Shockleader– is a length of line added to the end of your mainline for one of several reasons. In this blog I will going into detail about the reasons why you may choose to use one.
When casting a lead the force created can snap your line mid-cast if it is not strong enough- there is a simple way to know what strength of line you should use depending on the weight of lead you are using. It is recommended that you should use a line rated 10lb x (the amount of weight in ounces you are casting) eg.
- 10lb line = 1oz lead
- 20lb line = 2oz lead
- 30lb line = 3oz lead
- 40lb line = 4oz lead
- 50lb line = 5oz lead
And so on… By using this formula it will prevent the lead from ‘cracking off’ mid-cast- this extremely important when fishing in a built up area as if your lead was to crack off it could damage surrounding property or injure a passer-by. It will also stop you losing your: bait, rig and lead!
This is only one of the many benefits of a shockleader. Using a shockleader means that you can use a much lighter mainline- especially if you use ‘mono’. By using a lower diameter line much less drag is created in flowing water; this eliminates the large bow in the line which so often occurs in rivers and channels. Another benefit of using a lower diameter mainline is less drag is created when casting- resulting in a further cast, this is especially important when those few extra yards mean the difference of blanking or ‘bagging’.
There is an alternative to using a shockleader which is: using a heavy line straight through as your mainline. Ofcourse most monofilament lines will have far too great a diameter to use straight through- this is when braid can become a better alternative- as a good quality 50lb braid can be as low as 0.18mm. I will create another blog about the pros and cons of braid at a later time.
There are different shockleaders available to use- most people still choose to use 50-80lb of a good quality monofilament line, such as Asso Ultraflex. When applying the shockleader the length should be: twice the length of the rod plus around 5 turns around the reel. It is also worth tying a link clip at the end of the reel to attach your rigs, this saves the need for cutting and retying each time you go. Another popular choice is a tapered shockleader– this type of leader comes in pre-prepared lengths (usually around 15m) and starts at a low diameter (usually around 0.35) and gradually tapers upto a thicker diameter around 0.8mm. The benefit of using this type of leader is that your leader knot will be much smaller in size, a large knot will catch against the rod eyes and can reduce the distance of your cast also a large knot will catch more weed and rubbish is the tide. It is worth baring in mind these factors when choosing which type of leader is best for you.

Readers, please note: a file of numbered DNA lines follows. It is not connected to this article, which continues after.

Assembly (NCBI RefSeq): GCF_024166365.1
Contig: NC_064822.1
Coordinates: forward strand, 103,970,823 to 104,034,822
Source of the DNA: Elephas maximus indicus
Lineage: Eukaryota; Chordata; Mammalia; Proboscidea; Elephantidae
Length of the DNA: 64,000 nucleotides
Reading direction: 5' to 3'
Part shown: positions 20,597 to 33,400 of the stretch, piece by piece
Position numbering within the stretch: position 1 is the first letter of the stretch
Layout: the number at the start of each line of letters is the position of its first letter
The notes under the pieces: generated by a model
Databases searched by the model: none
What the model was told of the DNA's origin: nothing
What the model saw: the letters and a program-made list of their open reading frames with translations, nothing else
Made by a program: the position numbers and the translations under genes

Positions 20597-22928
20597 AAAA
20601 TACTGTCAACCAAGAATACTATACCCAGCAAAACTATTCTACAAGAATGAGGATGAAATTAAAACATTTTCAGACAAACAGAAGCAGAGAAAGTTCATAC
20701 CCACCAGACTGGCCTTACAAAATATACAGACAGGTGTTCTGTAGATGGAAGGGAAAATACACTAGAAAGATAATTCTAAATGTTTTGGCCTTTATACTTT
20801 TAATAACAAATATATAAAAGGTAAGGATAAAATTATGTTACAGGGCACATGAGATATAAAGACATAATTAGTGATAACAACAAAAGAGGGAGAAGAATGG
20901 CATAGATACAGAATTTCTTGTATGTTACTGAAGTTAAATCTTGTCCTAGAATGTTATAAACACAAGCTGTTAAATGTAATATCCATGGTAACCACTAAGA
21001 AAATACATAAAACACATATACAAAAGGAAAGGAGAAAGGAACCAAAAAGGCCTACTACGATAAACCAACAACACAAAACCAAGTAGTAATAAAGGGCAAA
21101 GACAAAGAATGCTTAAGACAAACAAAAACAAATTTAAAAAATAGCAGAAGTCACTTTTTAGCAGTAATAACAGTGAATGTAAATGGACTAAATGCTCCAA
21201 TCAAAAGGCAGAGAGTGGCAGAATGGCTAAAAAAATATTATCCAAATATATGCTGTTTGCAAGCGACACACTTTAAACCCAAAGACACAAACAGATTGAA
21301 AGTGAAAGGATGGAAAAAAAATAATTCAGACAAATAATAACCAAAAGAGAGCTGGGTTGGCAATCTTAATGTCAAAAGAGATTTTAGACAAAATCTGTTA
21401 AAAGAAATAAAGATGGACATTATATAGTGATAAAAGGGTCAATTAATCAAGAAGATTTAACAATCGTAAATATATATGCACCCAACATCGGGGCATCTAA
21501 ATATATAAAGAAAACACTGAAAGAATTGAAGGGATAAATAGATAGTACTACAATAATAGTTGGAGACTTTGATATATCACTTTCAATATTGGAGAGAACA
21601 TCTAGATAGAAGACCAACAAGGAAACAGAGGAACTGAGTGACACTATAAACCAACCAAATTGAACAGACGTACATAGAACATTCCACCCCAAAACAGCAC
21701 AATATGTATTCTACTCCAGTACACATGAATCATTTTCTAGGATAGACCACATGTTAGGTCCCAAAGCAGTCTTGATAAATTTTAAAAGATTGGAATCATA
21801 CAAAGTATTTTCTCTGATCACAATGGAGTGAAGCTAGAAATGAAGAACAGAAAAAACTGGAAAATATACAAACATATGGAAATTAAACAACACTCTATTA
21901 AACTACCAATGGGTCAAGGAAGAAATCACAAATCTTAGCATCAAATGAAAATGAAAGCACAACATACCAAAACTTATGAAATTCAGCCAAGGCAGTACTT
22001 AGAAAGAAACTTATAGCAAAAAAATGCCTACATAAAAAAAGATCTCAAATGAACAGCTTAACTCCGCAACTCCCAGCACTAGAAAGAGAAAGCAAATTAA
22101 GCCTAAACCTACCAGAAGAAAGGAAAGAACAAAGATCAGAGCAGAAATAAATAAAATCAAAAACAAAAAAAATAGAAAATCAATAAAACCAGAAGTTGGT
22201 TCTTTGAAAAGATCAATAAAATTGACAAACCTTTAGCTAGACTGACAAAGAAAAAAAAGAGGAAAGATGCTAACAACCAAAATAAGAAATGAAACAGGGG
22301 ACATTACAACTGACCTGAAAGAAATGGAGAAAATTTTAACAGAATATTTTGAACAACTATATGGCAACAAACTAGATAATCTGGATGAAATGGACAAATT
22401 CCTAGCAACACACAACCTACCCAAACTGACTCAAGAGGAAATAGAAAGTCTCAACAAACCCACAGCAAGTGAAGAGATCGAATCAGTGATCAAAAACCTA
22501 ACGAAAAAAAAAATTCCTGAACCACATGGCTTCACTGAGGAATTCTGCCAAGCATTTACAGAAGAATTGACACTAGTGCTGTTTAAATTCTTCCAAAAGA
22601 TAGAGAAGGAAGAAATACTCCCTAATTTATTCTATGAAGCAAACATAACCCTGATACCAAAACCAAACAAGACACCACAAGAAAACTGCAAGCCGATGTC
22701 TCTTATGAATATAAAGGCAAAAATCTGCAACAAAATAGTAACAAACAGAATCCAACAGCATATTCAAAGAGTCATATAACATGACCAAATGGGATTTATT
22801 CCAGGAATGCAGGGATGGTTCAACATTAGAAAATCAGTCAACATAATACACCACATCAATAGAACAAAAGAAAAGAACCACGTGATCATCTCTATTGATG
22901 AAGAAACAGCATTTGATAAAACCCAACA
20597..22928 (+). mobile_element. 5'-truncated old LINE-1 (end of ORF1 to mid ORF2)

Shockerleader are available in many different colours. A lot of the time it just comes down to personal choice- you may want the colour your leader to match the colour of your mainline. If you are fishing murky water your choice colour will make little, to no, difference. However if you fish gin clear water or for species like bass or mullet it may be worth using a colourless leader to increase your catch rate. Fluorocarbon may be worth considering if you are targeting one of these species in clear water- I will talk about the uses of fluorocarbon in a later blog. But for now understand that fluorocarbon is virtually invisible in water as it has a very similar refractive index to it.
Last but certainly not least- the choice of shockleader knot. The most popular ones are: a basic leader knot, a uni to uni knot, an albright special and the FG knot- all have their uses and perfect applications, I highly recommend that you watch YouTube videos on all of them and practice each of them and make your own mind up. Different knots work better with different materials and diameters. That being said I personally prefer the uni to uni knot due to it’s easiness to tie, it’s non-slip design and it works well with all diameters of line. But be sure to check them all out and make your own mind up on which is best for you and your style of fishing.
Be sure to keep and eye out for future blogs, thank you.